Elinor's Top Matches
About Elinor Morgenthau (Fatman)
1891 – 1949
by Edna S. Friedberg
Elinor Morgenthau was an assimilationist German Jewish success story. Morgenthau achieved prominence by promoting the men around her and by camouflaging her Judaism. She was a product of her era and was adept at its political and social strategies.
Elinor (“Ellie” to her friends) Fatman Morgenthau was born in 1891 in New York City to a well-to-do family of German Jewish descent. Her father, Morris Fatman, was a clothing manufacturer, and her mother, Settie (Lehman) Fatman, was from the wealthy Lehman family of banking fame. Elinor had one older sister, Margaret. She attended Miss Jacobi’s private school for girls and was unusual for her time in continuing on to college. She enjoyed Vassar College, where she was a standout in theater. She was also athletic, participating enthusiastically in both tennis and horseback riding.
Following her graduation in 1913, she returned to Manhattan, where she taught acting at the Henry Street Settlement House. It was there that she met Henry Morgenthau, Jr., of the influential Morgenthau family. On February 22, 1916, she proposed to him in Central Park, and the couple was married on April 17, 1916. The ceremony was performed by Rabbi Stephen Wise.
The Morgenthaus studiously rejected all Jewish observance. They celebrated both Christmas and Easter, complete with a festive ham. They avoided Jewish social networks and vacation spots. They had three children: Henry III, who became a television producer; Robert, the district attorney for New York; and Joan, a physician. Their sons were not ritually circumcised, and they pointedly violated the Ashkenazi custom of not naming children for living relatives.
The Morgenthaus split their time between New York City and their farm in Dutchess County. Elinor Morgenthau became the speaker for the state Democratic Committee Women’s Division. In 1920, she and her husband began their association with Eleanor and Franklin D. Roosevelt, campaigning for him in every election thereafter. The two women became close friends, and it was said that the Morgenthaus were the only Jews the Roosevelts knew socially.
Elinor Morgenthau was a master conversationalist with invaluable political instincts. She took lessons in public speaking and applied her talents toward promoting her husband’s career. Her ambition helped propel him to positions of power under Roosevelt, including his appointment as secretary of the treasury. When the family moved to Washington, D.C., she coached her husband in political nuances and operated as his fill-in when he was unavailable to speak. Her successful reading of the political climate enabled the Morgenthaus to straddle the rivalry between the Franklin and Eleanor Roosevelt camps. In 1941, Elinor Morgenthau became Eleanor Roosevelt’s assistant in the Office of Civilian Defense. However, in 1942, her activities were drastically curtailed due to health problems.
Morgenthau’s involvement with Jewish affairs was consciously minimal. She never attended religious services. Nevertheless, she recognized the impact of the Holocaust when, in 1944, she accompanied Eleanor Roosevelt on a visit to the Oswego, New York, internment camp for displaced persons. Similarly, the Holocaust also affected Henry Morgenthau’s political activity. He drew closer to Jewish interests when he became head of the newly created War Refugee Board. Elinor Morgenthau supported her husband’s increasing Jewish involvement (after FDR’s death), including campaigning on behalf of the new State of Israel.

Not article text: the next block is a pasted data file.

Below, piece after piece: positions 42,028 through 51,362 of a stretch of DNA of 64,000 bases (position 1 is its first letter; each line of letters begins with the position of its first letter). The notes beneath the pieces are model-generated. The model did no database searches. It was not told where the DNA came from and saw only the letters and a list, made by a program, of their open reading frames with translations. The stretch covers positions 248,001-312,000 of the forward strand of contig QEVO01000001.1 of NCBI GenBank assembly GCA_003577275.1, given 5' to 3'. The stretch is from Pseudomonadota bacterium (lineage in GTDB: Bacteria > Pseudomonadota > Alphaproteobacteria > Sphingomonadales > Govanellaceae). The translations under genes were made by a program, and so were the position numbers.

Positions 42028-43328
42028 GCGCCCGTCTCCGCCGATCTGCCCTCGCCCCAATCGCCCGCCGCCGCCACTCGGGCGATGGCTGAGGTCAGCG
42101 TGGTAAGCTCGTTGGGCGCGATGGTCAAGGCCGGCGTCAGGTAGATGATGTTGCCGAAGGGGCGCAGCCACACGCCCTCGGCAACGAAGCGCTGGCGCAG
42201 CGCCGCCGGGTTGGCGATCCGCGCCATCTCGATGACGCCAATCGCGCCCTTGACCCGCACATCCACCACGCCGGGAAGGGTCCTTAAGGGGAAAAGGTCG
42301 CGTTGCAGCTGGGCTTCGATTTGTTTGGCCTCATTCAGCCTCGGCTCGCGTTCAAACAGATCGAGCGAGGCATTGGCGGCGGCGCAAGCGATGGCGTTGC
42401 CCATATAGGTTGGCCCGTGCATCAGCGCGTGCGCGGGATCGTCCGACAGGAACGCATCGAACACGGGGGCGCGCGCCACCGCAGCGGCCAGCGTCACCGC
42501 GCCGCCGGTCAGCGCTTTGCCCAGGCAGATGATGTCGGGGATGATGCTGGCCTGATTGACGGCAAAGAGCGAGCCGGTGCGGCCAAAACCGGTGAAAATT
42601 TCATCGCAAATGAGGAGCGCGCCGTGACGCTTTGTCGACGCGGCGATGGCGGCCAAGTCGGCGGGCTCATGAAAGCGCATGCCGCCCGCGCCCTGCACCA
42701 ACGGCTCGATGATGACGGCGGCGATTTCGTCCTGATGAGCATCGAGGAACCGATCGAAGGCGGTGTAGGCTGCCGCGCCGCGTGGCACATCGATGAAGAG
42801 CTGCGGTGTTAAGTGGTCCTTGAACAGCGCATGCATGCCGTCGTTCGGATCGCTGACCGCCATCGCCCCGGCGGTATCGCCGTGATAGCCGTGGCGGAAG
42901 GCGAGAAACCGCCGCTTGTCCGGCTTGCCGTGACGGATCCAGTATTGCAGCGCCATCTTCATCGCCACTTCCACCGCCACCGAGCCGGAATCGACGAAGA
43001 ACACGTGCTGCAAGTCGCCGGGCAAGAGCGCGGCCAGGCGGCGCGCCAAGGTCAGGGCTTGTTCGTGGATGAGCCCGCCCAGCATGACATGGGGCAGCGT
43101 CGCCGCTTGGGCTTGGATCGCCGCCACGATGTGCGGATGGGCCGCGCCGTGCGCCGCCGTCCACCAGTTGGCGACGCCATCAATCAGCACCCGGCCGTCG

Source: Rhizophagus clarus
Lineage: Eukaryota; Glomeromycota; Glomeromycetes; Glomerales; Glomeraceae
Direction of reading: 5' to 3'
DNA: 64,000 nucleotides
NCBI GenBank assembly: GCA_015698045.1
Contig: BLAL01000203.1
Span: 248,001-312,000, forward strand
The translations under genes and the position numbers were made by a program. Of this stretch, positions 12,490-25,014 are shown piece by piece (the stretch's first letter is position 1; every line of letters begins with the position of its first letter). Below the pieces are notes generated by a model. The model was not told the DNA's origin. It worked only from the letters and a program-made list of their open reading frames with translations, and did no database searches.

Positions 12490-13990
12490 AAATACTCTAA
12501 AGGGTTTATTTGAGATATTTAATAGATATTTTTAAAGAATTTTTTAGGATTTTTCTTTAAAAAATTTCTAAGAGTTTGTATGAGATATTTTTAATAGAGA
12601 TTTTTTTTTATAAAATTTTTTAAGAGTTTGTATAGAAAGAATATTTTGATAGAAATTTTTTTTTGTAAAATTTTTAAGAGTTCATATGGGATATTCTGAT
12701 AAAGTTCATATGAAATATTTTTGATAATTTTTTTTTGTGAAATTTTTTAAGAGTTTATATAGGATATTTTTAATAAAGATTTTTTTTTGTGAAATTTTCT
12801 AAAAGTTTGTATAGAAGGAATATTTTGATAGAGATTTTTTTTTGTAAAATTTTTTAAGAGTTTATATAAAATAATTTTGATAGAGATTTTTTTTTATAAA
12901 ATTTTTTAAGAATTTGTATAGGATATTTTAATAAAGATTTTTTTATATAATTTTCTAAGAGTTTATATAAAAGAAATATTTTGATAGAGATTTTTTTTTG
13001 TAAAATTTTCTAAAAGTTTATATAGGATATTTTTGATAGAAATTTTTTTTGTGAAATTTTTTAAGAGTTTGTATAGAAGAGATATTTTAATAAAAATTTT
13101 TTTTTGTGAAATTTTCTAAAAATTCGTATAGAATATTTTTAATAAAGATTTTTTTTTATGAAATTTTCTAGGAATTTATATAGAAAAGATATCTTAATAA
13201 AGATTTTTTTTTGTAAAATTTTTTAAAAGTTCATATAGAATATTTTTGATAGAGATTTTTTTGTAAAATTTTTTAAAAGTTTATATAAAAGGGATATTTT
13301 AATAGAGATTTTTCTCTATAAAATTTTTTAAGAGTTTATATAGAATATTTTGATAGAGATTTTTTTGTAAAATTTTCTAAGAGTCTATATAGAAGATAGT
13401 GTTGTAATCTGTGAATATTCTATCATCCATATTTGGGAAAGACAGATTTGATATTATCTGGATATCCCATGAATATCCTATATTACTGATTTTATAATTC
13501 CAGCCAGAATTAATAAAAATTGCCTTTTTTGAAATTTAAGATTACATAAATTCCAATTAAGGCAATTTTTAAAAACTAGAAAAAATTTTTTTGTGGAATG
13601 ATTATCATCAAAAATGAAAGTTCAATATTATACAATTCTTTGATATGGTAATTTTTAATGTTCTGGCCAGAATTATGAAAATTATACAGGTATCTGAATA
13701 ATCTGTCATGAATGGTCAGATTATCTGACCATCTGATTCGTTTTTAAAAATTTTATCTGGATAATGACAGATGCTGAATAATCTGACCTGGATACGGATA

In 1945, the couple attended a Passover seder for American servicemen, the Morgenthaus’ first observance of the ritual meal. Whether this thawing of relations with the Jewish world would have continued can only be guessed. Following a heart attack in 1945, Elinor Morgenthau suffered a stroke and died in New York on September 21, 1949. A master of political maneuvering whose time forced her into the shadow of her husband, Elinor Morgenthau came to her Jewishness only late in life.
AJYB 52:503; Morgenthau, Elinor. Records, RG 171. Office of Civilian Defense, National Archives, Washington, D.C., and Oral History Transcripts. Library of Congress; Morgenthau, Henry, III. Mostly Morgenthaus: A Family History (1991); National Encyclopedia of American Biography (1950), s.v. “Morgenthau, Henry, Jr.”; Who’s Who in America (1946), s.v. “Morgenthau, Henry, Jr.”
Elinor Fatman Morgenthau
Birth: Feb. 19, 1892
Death: Sep. 21, 1949
Was the wife of the former Secretuary of the Treasury, Henry Morgenthau.
Elinor was a close friend of Mrs. Franklin D. Roosevelt. She was for some time an aide to her, and a companion on many of the former First Lady's trips. She was a volunterr helper and stand in of Mrs. Roosevelt during the latter's service as assistant director of the Office of Civilian Defense in 1941 and 1942.
At White House functions, Mrs. Morgenthau sometimes assisted the president's wife and at the annual stunt night of the "gridiron widows" she usually wrote some of the skits and appeared in them with mrs. Roosevelt. The two woman often rode horseback in Washington parks and attended farm groups meetings together.
When King George VI and Queen Elizabeth of Great Britian visited Hyde Park on June 11, 1939, Mrs. Morgenthau was one of four seated at the King's table during his famous hotdog picnic. She was a member of the Women's Trade Union league of New York. During WWII, she helped promote the sale of Treasury war bonds as co-chairman of the women's division of the national war bond sales organization.
Cause of Death: Liver Ailment
Burial: Mount Pleasant Cemetery Hawthorne Westchester County New York, USA
Created by: Laurie
Record added: Nov 02, 2005
Find A Grave Memorial# 12237013
Elinor Morgenthau's Timeline
February 19, 1892
New York, New York, United States
September 21, 1949
New York, New York, United States
Westchester, New York, United States